The role of unobservable characteristics in friendship network formation
Pablo Brañas-Garza (),
Lorenzo Ductor () and
Jaromir Kovarik ()
Additional contact information
Jaromir Kovarik: ‡Universidad del País Vasco UPV/EHU and University of West Bohemia
No 22/08, ThE Papers from Department of Economic Theory and Economic History of the University of Granada.
Inbreeding homophily is a prevalent feature of human social networks with important individual and group-level social, economic, and health consequences. The literature has proposed an overwhelming number of dimensions along which human relationships might sort, without proposing a unified empirically-grounded framework for their categorization. We exploit rich data on a sample of University freshmen with very similar characteristic - age, race and education- and contrast the relative importance of observable vs. unobservables characteristics in their friendship formation. We employ Bayesian Model Averaging, a methodology explicitly designed to target model uncertainty and to assess the robustness of each candidate attribute while predicting friendships. We show that, while observable features such as assignment of students to sections, gender, and smoking are robust key determinants of whether two individuals befriend each other, unobservable attributes, such as personality, cognitive abilities, economic preferences, or socio-economic aspects, are largely sensible to the model specification, and are not important predictors of friendships.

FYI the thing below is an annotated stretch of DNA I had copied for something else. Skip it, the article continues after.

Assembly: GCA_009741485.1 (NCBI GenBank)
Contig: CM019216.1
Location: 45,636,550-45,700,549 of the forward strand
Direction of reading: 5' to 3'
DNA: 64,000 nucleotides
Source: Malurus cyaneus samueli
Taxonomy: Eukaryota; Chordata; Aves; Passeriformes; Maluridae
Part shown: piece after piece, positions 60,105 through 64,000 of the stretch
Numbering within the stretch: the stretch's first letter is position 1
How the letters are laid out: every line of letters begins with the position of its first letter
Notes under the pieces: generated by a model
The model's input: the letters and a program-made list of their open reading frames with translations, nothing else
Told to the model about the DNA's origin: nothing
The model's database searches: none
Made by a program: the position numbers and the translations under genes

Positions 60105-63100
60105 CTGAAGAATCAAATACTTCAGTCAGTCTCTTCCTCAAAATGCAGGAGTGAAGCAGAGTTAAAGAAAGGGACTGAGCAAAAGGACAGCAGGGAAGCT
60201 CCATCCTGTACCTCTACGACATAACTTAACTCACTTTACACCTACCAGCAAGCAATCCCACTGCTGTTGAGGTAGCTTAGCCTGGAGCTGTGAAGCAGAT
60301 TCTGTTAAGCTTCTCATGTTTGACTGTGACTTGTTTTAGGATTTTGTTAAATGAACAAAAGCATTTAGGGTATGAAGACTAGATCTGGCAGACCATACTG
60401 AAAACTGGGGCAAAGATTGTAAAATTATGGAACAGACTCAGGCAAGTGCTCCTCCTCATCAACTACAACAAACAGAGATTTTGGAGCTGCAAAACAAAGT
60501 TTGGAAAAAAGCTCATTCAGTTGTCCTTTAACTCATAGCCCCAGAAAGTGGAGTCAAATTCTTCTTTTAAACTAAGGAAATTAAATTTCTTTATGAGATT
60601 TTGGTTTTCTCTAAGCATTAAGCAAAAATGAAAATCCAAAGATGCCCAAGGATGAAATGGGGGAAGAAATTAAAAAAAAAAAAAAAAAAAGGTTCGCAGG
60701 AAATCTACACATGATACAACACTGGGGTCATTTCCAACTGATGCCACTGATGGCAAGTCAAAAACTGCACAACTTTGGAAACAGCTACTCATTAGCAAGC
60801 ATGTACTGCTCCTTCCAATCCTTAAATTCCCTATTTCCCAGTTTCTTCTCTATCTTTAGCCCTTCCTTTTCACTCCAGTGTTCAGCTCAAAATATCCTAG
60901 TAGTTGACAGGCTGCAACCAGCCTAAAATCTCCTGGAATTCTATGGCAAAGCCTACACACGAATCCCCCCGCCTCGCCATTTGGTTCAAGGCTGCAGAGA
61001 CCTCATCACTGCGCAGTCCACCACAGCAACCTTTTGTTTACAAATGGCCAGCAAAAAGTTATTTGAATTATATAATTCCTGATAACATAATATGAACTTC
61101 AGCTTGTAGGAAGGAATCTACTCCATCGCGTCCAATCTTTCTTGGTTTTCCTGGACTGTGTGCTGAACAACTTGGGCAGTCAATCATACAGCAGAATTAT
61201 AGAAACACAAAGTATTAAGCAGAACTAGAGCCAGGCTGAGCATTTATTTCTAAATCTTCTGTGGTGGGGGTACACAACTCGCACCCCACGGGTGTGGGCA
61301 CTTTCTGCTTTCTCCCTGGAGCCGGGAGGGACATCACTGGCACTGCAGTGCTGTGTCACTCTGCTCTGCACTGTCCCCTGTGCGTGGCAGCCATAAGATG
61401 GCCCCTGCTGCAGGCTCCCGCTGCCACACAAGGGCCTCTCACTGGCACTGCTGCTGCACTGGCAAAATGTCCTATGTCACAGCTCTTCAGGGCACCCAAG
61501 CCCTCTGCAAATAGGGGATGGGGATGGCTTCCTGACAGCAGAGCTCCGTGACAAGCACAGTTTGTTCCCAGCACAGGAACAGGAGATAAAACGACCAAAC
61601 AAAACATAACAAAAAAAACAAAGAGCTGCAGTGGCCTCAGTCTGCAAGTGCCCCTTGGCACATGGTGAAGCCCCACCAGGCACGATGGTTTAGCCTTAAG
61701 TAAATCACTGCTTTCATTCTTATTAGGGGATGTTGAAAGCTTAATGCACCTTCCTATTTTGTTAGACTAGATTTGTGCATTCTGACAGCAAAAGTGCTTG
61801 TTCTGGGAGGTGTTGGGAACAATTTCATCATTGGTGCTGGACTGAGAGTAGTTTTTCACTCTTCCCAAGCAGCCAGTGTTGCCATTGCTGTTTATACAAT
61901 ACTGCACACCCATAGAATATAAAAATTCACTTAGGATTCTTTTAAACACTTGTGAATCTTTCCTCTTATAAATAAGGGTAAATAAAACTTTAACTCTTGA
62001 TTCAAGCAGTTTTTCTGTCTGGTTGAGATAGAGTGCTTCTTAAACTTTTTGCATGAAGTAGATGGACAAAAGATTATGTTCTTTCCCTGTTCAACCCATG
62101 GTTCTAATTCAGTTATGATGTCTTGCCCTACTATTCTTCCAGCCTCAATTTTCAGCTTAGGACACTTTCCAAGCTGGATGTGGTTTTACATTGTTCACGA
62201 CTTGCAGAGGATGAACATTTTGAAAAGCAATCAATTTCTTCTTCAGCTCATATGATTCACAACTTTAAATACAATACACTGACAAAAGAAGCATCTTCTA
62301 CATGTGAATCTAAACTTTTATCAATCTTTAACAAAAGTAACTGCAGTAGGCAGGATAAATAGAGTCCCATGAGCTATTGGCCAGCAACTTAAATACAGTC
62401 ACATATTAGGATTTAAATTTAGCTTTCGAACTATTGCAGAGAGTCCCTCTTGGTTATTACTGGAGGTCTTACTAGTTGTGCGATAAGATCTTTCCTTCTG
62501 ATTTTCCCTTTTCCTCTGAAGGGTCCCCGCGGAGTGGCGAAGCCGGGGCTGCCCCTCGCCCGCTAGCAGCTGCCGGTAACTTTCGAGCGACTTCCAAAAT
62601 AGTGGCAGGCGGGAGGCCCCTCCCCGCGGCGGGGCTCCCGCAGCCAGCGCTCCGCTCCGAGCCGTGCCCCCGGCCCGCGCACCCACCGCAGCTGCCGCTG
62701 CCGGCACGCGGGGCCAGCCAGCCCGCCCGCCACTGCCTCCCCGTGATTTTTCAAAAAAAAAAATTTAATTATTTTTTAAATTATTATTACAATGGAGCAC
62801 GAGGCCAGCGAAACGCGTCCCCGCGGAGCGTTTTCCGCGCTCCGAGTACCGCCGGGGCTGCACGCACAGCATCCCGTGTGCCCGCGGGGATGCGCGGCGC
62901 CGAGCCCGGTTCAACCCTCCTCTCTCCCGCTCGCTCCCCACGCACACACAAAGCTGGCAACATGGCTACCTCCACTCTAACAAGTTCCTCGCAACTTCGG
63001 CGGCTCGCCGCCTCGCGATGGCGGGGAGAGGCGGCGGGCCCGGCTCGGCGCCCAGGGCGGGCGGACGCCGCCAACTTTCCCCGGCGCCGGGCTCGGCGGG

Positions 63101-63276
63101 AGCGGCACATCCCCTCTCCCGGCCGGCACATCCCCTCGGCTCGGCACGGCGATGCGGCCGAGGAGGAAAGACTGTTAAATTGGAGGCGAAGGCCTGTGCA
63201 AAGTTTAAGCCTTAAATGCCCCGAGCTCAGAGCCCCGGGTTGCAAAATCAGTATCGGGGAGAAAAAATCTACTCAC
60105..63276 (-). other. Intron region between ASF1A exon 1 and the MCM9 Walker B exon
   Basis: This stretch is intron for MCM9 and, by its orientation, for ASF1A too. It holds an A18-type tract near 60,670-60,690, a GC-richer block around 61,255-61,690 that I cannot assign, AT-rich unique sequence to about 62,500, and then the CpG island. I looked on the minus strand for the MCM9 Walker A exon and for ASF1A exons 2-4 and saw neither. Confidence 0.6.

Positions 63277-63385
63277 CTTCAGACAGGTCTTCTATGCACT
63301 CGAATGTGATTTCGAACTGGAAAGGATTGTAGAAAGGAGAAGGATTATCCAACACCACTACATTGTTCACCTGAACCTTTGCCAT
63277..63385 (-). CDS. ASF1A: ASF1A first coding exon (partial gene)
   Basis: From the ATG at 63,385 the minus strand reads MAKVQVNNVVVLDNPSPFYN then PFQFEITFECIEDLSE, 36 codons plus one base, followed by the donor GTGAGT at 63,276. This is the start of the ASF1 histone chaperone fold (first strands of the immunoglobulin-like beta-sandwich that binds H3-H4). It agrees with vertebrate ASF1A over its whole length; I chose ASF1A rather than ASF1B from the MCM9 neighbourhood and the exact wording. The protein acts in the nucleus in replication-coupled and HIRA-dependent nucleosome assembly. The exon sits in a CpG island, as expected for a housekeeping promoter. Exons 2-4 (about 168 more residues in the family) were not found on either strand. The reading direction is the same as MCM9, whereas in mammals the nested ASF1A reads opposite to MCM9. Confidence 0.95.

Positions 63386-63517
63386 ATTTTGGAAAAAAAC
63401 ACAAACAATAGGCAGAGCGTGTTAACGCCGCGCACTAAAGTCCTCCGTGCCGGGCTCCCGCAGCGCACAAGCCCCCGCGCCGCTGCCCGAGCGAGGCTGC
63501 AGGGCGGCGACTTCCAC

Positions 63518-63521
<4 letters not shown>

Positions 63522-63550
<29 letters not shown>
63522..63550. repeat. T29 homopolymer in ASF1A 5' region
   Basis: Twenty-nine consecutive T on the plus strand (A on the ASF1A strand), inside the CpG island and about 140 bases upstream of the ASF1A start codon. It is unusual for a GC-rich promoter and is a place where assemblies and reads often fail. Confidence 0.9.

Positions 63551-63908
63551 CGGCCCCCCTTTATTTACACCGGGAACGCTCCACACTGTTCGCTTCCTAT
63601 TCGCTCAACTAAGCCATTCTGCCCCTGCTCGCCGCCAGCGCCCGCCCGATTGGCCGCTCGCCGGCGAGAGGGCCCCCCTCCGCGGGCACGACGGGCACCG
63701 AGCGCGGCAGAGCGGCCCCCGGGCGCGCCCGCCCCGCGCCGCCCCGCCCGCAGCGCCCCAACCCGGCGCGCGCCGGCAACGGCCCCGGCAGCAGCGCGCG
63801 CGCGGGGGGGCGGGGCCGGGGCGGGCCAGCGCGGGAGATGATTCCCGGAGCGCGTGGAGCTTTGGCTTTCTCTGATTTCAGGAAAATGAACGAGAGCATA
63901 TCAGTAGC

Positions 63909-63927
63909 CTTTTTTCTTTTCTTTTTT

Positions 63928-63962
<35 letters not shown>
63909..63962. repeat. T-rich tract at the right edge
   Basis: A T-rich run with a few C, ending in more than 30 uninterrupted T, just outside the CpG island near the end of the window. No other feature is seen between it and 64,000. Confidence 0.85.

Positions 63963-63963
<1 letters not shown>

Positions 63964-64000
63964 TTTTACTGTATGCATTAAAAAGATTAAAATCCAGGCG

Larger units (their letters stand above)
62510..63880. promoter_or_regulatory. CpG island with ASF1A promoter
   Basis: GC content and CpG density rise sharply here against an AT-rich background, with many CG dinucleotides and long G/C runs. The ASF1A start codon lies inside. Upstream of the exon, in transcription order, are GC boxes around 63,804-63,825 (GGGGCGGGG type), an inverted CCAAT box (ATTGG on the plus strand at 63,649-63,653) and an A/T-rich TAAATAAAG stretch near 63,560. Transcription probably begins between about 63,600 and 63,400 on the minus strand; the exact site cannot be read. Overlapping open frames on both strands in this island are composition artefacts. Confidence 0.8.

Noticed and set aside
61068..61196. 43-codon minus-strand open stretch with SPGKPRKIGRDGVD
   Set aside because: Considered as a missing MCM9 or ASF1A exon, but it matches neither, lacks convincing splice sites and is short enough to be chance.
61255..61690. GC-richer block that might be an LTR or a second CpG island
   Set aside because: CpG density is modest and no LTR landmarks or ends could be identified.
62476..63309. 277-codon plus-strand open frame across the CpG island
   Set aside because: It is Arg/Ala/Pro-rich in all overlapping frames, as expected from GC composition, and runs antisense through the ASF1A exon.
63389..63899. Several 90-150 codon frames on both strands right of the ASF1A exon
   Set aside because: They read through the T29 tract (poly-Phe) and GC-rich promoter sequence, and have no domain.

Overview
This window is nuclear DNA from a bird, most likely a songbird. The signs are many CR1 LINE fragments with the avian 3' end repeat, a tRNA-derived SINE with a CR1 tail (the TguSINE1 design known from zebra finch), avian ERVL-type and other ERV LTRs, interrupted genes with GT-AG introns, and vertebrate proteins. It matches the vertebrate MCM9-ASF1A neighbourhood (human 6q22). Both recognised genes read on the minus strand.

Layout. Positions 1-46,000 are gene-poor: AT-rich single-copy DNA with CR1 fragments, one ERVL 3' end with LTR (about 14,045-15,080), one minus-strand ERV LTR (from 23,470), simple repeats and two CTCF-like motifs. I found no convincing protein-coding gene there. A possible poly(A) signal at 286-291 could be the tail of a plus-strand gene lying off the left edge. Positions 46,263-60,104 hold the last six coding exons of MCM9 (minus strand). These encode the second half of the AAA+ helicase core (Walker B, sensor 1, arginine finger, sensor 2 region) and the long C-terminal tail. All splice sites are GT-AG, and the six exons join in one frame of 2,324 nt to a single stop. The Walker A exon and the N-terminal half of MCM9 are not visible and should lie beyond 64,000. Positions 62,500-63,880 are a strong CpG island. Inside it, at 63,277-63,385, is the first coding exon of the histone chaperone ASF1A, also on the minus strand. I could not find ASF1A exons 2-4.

Keywords: editorial boards; journals; concentration; power; busyness; innovation; impact (search for similar items in EconPapers)
JEL-codes: D8 D85 J16 J7 O30 (search for similar items in EconPapers)
Pages: 34 pages
New Economics Papers: this item is included in nep-ltv, nep-net and nep-soc
References: View references in EconPapers View complete reference list from CitEc
Citations: Track citations by RSS feed
Downloads: (external link)
Working Paper: The role of unobservable characteristics in friendship network formation (2022)
This item may be available elsewhere in EconPapers: Search for items with the same title.
Export reference: BibTeX
RIS (EndNote, ProCite, RefMan)
Persistent link: https://EconPapers.repec.org/RePEc:gra:wpaper:22/08
Access Statistics for this paper
More papers in ThE Papers from Department of Economic Theory and Economic History of the University of Granada. Campus Universitario de Cartuja. Contact information at EDIRC.
Bibliographic data for series maintained by Angel Solano Garcia. ().